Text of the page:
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Young readers book reviews for ages 8 to 12 years old

*The Seems: The Split Second (Book 2)* by John Hulme and Michael Wexler- young readers book review
The Seems: The Split Second (Book 2)
by John Hulme and Michael Wexler
Ages 9-12 320 pages Bloomsbury USA September 2008 Hardcover    

Is the world really what it “seems” to be? What is “the plan” behind what happens to people? John Hulme and Michael Wexler have attempted to answer these questions by creating a parallel universe in The Seems. By combining tongue-in-cheek humor with science fiction, the authors have produced a funny, albeit complicated world.

In The Seems, every last detail of life on earth is created and managed by individuals in a parallel universe - including hand-painted sunsets, the weather, and the passage of time. The entire world fits into a grand “Plan,” with a purpose behind every event and person. Individuals within The Seems carry out that plan in the world.

A sequel to last year’s popular The Seems: a Glitch in Sleep, this second book does not stand alone. The Seems and its relationship with reality are so complex and convoluted that the background knowledge of the first book is really necessary for a full appreciation and understanding of the second. Moreover, the entire book is overfilled with metaphors and plays on words. Trademarked devices and people and places are named after familiar expressions related to time – e.g. the Department of Daylight Savings, Minutemen, the Stitch in Time, etc. Further complicating matters, the events related to the search and repair of the stitch happen in a multitude of settings. The switch from one setting to another is often brisk, making it easy to lose your train of thought and follow the plot.

Thirteen-year-old Becker Drane is an ordinary human boy with a “7th sense” - the ability to sense when and where something is wrong in The Seems. He is therefore qualified to be a Fixer in The Seems and joins an elite group of people who “Live to Fix and Fix to Live.”

Becker’s fixing skills are called for in another mission of critical importance to saving the world. This time, the insurgent group, The Tide, has attacked the Department of Time with a time bomb and a second is split. Time itself is speeding up, slowing down, and for all intents and purposes completely messed up, thereby wreaking havoc in the world. Becker’s mission is to find and repair the errant split second.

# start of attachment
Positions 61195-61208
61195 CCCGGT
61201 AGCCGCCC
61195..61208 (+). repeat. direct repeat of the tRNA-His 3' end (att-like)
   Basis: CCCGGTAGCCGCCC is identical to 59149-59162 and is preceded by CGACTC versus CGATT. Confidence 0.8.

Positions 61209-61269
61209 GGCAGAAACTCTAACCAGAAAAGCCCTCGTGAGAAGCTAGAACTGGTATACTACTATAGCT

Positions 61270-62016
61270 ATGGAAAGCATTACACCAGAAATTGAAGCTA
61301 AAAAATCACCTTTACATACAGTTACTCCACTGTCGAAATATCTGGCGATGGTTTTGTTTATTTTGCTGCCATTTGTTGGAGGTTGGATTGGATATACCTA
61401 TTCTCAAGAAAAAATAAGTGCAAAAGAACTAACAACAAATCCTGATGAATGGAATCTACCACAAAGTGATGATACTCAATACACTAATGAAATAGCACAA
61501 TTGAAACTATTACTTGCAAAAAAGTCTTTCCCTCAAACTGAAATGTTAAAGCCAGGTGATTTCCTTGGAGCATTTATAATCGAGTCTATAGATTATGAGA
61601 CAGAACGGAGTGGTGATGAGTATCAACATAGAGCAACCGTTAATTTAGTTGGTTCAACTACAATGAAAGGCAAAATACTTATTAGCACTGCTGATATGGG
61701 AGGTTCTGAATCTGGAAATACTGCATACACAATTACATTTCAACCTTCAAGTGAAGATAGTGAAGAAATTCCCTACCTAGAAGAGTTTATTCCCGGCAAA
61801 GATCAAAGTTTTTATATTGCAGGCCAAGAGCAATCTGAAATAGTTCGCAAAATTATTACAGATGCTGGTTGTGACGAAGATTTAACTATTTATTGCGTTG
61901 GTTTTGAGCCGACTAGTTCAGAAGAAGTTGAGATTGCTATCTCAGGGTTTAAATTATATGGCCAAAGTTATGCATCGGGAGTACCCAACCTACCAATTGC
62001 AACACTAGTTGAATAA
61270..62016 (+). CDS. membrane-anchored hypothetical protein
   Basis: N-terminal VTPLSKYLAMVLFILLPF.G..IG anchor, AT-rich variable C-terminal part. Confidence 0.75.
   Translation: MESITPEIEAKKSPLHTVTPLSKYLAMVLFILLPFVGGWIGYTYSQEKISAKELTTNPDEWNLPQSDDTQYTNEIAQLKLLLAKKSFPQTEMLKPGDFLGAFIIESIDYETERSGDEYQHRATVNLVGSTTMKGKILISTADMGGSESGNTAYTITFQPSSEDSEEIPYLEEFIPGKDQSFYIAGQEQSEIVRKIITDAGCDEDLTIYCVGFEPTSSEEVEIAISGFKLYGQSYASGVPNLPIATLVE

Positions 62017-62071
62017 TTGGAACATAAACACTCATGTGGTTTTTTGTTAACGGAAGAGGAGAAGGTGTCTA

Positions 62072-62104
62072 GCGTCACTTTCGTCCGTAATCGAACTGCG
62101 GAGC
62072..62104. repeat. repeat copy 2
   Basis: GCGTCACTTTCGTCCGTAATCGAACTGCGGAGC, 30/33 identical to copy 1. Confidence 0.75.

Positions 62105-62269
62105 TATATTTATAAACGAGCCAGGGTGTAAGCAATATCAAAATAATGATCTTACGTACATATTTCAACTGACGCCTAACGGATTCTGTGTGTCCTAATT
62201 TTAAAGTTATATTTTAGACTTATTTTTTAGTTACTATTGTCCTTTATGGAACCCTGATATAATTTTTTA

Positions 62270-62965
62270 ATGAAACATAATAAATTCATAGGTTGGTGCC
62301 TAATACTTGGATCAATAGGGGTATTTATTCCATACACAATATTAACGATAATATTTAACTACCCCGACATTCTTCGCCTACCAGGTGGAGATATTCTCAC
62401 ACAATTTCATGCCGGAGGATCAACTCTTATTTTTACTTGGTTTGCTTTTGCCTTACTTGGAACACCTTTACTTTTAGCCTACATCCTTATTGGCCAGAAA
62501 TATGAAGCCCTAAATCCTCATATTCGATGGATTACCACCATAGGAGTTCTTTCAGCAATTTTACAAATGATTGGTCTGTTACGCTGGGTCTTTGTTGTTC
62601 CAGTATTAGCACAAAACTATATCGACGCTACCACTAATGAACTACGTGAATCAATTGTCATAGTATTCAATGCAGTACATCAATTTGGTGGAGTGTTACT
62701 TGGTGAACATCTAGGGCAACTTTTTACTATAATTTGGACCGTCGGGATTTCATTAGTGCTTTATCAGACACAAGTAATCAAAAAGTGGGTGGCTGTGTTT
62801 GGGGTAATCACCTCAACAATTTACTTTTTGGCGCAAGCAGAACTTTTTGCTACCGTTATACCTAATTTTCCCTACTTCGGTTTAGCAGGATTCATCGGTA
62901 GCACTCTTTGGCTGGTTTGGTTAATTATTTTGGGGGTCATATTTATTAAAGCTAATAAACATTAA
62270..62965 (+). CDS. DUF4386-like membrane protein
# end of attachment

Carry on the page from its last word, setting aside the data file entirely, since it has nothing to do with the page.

Calling on the experience and help of other key figures in the Seemsian world, Becker embarks on a worldwide undertaking: tracking the split second and working to contain it for the repair.

As he tracks the problem, Becker works with a number of different characters in various states of being – some located in “Frozen Moments,” others in “Meanwhile,” etc. The help of “Time Being” becomes a critical element in his mission to restore time to normal. The life philosophy elements of the story are not thoroughly explored, and the few heartfelt moments with Becker’s “Mission within a Mission” and in “Frozen Moments” feel out of place given the humor and science fiction elements of the rest of the story.

Best read in long stretches when you can immerse yourself in the reality of The Seems, the book is somewhat humorous. However, it is often disjointed and confusing. My well-read 7th-grade reviewing partner enjoyed the second book more than the first, and appreciated the fast-paced action and elements of suspense. Nonetheless, he doubted that many others will have the persistence to follow the many abrupt setting changes and numerous characters.

Concluding with three appendices humorously explaining the many “Tools of the Trade,” etc., the book clearly sets out to thoroughly explain a fantasy world behind our own. A companion website ( perpetuates the world of The Seems with an author’s blog, opportunity for reader feedback, catalog, etc.

The reader needs to be in the right frame of mind to enjoy the book. It is crammed with so many clever word plays that the humor gets in the way of the story. Recommended for fantasy and science fiction lovers, but not likely to appeal to many in the mainstream upper elementary crowd for which it was written.
Young readers book reviews for ages 8 to 12 years old

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  Kristine Wildner/2009 for curled up with a good kid's book  

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